The Dutch estate of the Bentinck family since the 16th century, Schoonheten House, is situated between the villages Heeten and Raalte in Overijssel. The area contains 5 square kilometres of forests and cultivated land. Nowadays, the family mainly earns its living by forestry, agriculture and renting holiday houses. The British branch of the family owns Bothal Castle (Bothal Estates) in Northumberland and Welbeck Abbey (Welbeck Estates), the ancestral seat of the Dukes of Portland in Nottinghamshire.
- Hendrik Bentinck (1468–1538), Dutch steward and diplomat
- William Bentinck, 1st Earl of Portland (1649–1709), Dutch general and diplomat; close friend of King William III; English peer since 1689
- Henry Bentinck, 1st Duke of Portland (1682–1726), Dutch-born British politician and colonial statesman, son of the above
- Willem Bentinck van Rhoon, 1st Count Bentinck (1704–1774), Dutch politician, son of the 1st Earl of Portland
- William Bentinck, 2nd Duke of Portland (1709–1762), British peer
- Charlotte Sophie Bentinck née Aldenburg (1715–1800), Count Bentinck's wife, eponym of a book and film.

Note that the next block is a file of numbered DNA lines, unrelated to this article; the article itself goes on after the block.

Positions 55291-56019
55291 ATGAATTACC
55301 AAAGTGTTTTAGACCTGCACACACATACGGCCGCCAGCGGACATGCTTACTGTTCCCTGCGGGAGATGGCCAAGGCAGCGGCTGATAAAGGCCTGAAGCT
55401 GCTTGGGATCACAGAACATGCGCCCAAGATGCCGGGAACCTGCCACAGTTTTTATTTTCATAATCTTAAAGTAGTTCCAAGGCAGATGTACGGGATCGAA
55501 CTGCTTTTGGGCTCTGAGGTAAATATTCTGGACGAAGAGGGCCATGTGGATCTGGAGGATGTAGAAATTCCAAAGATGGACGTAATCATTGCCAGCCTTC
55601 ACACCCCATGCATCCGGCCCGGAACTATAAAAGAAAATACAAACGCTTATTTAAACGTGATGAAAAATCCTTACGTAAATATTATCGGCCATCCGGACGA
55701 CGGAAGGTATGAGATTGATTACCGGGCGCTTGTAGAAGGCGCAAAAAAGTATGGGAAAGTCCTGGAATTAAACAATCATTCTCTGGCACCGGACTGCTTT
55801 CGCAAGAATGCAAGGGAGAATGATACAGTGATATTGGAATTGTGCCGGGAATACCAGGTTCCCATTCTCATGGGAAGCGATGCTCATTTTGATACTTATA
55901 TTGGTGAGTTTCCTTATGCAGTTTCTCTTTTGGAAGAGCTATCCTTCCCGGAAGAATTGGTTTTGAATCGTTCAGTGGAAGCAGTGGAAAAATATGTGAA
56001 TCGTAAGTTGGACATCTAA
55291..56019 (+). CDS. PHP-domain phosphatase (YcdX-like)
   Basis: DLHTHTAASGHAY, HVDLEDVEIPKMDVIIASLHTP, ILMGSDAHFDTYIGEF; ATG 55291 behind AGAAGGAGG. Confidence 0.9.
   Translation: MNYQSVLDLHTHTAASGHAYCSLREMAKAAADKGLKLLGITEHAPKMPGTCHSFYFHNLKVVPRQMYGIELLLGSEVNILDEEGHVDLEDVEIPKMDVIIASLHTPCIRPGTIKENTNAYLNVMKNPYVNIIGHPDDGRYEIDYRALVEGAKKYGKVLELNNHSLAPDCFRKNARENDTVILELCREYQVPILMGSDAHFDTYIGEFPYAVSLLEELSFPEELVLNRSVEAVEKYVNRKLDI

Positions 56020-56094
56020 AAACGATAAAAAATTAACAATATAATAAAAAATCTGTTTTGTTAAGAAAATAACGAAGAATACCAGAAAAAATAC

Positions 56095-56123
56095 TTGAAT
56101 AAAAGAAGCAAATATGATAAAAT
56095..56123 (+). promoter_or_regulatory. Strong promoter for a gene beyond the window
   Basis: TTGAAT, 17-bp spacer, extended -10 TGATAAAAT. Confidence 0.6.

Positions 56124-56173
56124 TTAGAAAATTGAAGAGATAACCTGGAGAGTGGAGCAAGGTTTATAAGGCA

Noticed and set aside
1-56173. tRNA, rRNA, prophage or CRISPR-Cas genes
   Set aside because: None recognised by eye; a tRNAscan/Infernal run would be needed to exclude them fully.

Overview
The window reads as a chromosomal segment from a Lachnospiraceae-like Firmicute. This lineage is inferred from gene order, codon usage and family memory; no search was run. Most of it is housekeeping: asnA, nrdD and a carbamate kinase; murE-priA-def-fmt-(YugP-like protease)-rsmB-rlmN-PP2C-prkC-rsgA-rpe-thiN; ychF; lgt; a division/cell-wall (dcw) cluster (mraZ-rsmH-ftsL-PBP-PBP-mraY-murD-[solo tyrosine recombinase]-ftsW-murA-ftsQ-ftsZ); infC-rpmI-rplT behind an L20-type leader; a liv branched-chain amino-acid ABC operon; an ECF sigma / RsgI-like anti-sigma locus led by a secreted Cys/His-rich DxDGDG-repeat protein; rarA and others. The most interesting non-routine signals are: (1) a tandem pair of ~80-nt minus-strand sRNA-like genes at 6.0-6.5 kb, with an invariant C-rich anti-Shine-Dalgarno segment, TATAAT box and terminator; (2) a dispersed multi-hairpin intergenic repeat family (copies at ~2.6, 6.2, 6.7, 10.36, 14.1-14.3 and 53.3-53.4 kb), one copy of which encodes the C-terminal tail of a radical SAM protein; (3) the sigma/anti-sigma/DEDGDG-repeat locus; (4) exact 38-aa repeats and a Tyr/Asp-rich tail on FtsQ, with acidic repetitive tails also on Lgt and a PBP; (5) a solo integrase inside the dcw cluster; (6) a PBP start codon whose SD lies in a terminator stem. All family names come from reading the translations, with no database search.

- John Bentinck (1737–1775), Royal Navy captain, inventor and member of Parliament
- William Cavendish-Bentinck, 3rd Duke of Portland (1738–1809), British politician and Prime Minister twice (1783 & 1807-9).
- Wolter Jan Gerrit Bentinck (1745–1781), Dutch naval hero
- Carel, Baron Bentinck (1751–1825), Lieutenant General in the Dutch army
- Berend Hendrik Bentinck tot Buckhorst (1753–1830), Dutch soldier and statesman
- Willem Gustaaf Frederik Bentinck, 2nd Count Bentinck (1762–1835), Dutch politician, son of the 1st Count Bentinck
- William Bentinck (1764–1813), vice-admiral in the British Navy
- Adolf Carel, Baron Bentinck van Nijenhuis (1764–1837), Dutch politician
- William Bentinck, 4th Duke of Portland (1768–1854), British politician